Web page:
Now, I may well be an Eastern European with a broom fixation, but this still feels weird to me. It's a simple story: Once a year it is autumn and all the leaves fall out of the trees and onto the pavements in front of people's homes. Eventually, they have to be swept, piled up and carried away.
Wait, did I say it was a simple story? Sorry. When something seems simple, count on a German to complicate it.
I live in the small suburb of a Bavarian town. One fall morning the guys from the local public-works department were sent to clean the street behind and around our building. It's just an alley at best, hardly used by anyone, except some five-year-olds strolling with their mothers once every two weeks when its not raining. Sometimes I can count a dozen leaves lying along the curb. But these guys had very clear orders to sweep the street, so they werent going to be discouraged by details -- like the fact that there was nothing to sweep. God forbid there should be some blades of grass peering out from between those two slabs of stone!
They showed up at 6 a.m. in a lumpy, noisy, orange diesel truck with a rotating brush underneath. Obviously, this didn't fit around every corner. Plus there were cars parked everywhere.They maneuvered the truck up and down the street until about noon, with no visible result.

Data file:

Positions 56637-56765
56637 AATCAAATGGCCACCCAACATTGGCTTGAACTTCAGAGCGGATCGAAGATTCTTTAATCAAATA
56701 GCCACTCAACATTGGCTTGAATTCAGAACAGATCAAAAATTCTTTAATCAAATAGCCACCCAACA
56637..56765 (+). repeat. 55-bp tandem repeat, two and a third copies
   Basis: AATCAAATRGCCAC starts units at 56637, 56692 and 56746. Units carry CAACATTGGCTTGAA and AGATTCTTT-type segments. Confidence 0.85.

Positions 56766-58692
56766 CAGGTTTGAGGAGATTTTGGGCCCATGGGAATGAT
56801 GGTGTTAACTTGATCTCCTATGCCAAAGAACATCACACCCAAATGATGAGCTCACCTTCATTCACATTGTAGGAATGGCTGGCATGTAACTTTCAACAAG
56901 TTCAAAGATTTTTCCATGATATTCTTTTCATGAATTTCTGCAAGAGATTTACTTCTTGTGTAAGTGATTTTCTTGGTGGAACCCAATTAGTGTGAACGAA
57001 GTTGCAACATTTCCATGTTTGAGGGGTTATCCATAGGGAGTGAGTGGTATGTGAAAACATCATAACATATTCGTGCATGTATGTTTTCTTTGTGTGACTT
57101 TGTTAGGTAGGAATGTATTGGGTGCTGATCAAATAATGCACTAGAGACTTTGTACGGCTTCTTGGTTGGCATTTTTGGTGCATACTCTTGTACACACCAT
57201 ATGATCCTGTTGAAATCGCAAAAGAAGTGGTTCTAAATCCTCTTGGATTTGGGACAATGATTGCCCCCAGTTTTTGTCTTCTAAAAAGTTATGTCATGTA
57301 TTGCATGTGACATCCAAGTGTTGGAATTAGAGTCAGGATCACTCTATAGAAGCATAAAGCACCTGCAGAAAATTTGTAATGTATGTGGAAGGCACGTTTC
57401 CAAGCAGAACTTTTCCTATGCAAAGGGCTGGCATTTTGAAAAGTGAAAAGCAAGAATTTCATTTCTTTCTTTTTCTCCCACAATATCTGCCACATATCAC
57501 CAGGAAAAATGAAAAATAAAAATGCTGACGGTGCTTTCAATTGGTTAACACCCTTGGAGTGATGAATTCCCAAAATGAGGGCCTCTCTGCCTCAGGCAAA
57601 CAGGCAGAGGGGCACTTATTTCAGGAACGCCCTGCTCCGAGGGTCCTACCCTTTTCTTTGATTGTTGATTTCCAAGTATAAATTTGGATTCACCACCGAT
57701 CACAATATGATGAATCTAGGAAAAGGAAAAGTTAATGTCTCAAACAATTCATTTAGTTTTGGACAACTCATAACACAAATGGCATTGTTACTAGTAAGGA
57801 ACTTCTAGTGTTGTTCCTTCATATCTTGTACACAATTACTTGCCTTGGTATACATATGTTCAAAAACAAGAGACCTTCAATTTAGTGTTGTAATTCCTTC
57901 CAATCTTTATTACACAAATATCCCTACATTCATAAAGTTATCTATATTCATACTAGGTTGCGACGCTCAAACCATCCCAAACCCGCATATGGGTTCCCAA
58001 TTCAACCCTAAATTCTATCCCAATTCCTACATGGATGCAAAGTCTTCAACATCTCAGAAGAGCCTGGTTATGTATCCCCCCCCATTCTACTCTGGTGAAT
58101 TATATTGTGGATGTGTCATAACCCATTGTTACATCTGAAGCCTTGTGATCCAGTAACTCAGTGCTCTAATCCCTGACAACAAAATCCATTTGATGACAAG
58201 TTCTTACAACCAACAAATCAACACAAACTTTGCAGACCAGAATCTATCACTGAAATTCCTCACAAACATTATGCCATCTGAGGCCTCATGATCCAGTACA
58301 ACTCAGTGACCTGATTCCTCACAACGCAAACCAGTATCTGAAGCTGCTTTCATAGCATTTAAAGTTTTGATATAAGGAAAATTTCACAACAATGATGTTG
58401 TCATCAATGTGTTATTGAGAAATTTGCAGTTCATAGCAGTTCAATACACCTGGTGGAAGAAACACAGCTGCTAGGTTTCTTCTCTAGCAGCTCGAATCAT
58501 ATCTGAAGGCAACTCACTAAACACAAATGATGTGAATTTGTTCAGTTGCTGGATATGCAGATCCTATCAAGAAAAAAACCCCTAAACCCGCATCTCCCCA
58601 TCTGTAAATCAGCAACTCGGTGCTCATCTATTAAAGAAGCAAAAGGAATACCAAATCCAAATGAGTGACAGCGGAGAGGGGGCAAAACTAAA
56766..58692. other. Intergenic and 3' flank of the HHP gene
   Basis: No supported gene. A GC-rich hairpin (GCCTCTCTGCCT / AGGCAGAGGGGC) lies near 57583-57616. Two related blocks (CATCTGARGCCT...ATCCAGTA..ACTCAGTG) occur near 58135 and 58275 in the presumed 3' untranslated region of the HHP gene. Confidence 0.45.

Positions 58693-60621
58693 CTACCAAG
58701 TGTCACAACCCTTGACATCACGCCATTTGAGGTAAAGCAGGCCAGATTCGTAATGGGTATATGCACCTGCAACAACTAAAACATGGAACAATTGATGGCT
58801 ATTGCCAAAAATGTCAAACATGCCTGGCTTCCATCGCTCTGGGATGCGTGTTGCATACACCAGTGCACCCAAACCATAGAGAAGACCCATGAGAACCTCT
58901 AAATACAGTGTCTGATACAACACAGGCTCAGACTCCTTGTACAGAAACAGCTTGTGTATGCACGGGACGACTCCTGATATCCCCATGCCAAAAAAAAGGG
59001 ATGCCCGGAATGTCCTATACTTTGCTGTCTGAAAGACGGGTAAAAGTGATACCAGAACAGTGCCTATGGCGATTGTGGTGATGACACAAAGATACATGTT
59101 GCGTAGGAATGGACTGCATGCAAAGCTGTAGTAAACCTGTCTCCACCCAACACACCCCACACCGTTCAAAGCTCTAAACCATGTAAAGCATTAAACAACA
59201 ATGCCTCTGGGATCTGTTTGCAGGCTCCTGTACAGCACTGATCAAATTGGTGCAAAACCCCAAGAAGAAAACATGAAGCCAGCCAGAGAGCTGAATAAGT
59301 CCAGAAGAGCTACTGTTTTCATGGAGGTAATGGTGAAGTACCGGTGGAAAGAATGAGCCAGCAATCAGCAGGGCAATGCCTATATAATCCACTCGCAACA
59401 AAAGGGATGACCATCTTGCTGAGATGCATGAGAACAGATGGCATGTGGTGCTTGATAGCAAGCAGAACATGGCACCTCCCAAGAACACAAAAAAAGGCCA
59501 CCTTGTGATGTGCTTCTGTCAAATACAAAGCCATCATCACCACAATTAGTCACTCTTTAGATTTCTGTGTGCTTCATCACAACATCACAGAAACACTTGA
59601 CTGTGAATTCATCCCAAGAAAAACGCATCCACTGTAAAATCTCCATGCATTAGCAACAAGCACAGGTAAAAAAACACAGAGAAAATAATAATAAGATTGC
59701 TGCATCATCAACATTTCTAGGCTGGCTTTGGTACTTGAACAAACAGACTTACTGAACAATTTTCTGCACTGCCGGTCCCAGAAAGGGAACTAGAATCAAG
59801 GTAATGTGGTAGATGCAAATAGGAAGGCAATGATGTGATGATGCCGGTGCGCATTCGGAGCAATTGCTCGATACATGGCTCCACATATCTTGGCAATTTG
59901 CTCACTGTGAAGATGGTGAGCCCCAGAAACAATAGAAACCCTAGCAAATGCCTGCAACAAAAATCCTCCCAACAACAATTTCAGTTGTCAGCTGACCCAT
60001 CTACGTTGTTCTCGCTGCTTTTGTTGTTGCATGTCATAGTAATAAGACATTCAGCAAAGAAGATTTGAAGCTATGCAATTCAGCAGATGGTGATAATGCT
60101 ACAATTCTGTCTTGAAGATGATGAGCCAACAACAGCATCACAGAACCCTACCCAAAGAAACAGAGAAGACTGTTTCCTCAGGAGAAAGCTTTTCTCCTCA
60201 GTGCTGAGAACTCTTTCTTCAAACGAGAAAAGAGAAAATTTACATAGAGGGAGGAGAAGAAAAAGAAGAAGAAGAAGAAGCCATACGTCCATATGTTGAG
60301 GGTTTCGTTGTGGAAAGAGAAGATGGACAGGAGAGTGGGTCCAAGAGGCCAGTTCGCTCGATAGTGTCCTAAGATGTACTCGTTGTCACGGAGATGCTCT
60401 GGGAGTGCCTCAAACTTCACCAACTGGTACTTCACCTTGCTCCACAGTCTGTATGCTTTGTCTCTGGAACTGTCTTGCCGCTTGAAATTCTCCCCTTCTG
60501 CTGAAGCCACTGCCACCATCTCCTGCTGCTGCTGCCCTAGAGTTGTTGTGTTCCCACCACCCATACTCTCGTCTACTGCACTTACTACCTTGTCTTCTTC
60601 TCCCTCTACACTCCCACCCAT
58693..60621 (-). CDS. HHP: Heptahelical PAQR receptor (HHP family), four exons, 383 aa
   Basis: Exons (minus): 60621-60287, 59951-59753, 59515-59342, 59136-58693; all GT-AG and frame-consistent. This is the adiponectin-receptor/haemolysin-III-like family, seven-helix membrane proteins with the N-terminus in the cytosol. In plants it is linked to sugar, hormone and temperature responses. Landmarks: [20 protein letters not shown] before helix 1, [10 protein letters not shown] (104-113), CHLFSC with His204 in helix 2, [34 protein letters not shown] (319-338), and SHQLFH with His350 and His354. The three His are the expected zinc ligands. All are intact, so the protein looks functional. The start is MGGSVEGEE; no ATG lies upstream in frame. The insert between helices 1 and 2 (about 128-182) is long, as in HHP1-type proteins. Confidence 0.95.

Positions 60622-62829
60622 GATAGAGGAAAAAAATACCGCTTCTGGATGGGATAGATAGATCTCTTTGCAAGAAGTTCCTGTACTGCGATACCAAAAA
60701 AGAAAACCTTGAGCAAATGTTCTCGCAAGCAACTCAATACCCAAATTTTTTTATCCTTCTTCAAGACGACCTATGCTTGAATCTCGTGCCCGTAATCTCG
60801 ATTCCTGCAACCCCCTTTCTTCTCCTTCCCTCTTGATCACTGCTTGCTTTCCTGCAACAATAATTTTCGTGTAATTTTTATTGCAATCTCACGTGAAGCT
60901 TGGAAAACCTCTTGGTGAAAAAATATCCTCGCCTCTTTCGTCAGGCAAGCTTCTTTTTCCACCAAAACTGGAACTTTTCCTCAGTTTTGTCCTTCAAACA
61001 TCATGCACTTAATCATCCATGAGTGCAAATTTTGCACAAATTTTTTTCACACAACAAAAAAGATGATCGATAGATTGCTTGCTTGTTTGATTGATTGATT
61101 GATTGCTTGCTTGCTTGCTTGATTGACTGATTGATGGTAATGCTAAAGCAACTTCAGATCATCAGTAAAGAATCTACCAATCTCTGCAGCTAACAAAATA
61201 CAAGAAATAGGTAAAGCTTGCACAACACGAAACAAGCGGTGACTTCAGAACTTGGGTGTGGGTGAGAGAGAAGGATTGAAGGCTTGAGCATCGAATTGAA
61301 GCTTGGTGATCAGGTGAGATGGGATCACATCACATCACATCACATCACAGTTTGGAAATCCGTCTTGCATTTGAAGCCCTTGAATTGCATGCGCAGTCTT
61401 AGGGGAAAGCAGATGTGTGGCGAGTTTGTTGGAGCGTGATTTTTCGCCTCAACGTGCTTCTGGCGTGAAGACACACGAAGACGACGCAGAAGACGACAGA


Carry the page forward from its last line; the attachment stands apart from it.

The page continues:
Frustrated, they resorted to planting a few No Parking and Well be back tomorrow at 6 a.m. signs around, and left. The only problem was that, this being a small village with very narrow streets and an incredible number of car owners, there was no place for people to move their cars. So the orange, noisy diesel dragon showed up once more at 6 a.m. the following morning (I was completely freaked out by then), but still could not polish the asphalt to a degree of cleanliness that they found satisfactory. At last they gave up and left some dust and leaves under a car whose owners were probably on vacation.
Then they turned their attention to the pedestrian alley behind my house. Three individuals armed with motorized machines started raising hell. One of them shifted the leaves with a leaf-blower that could wake the dead, another daintily brushed them into piles, though they continued to get entangled in his brush, and another showed up with a truck onto which they eventually loaded the leaves. By 3 p.m., I honestly couldnt see any difference in street appearance.
Let me recap: It took three people almost eight hours, God-knows-how-many gallons of gas, earmuffs, professional equipment worth tens of thousands of euros, to cause a huge public nuisance and clean a street that one worker with a broom would have finished in about a quarter of the time -- breakfast and jolly whistling included.
This never ceases to amaze me.
Contributed by Andreea Sepi, Regensburg, Germany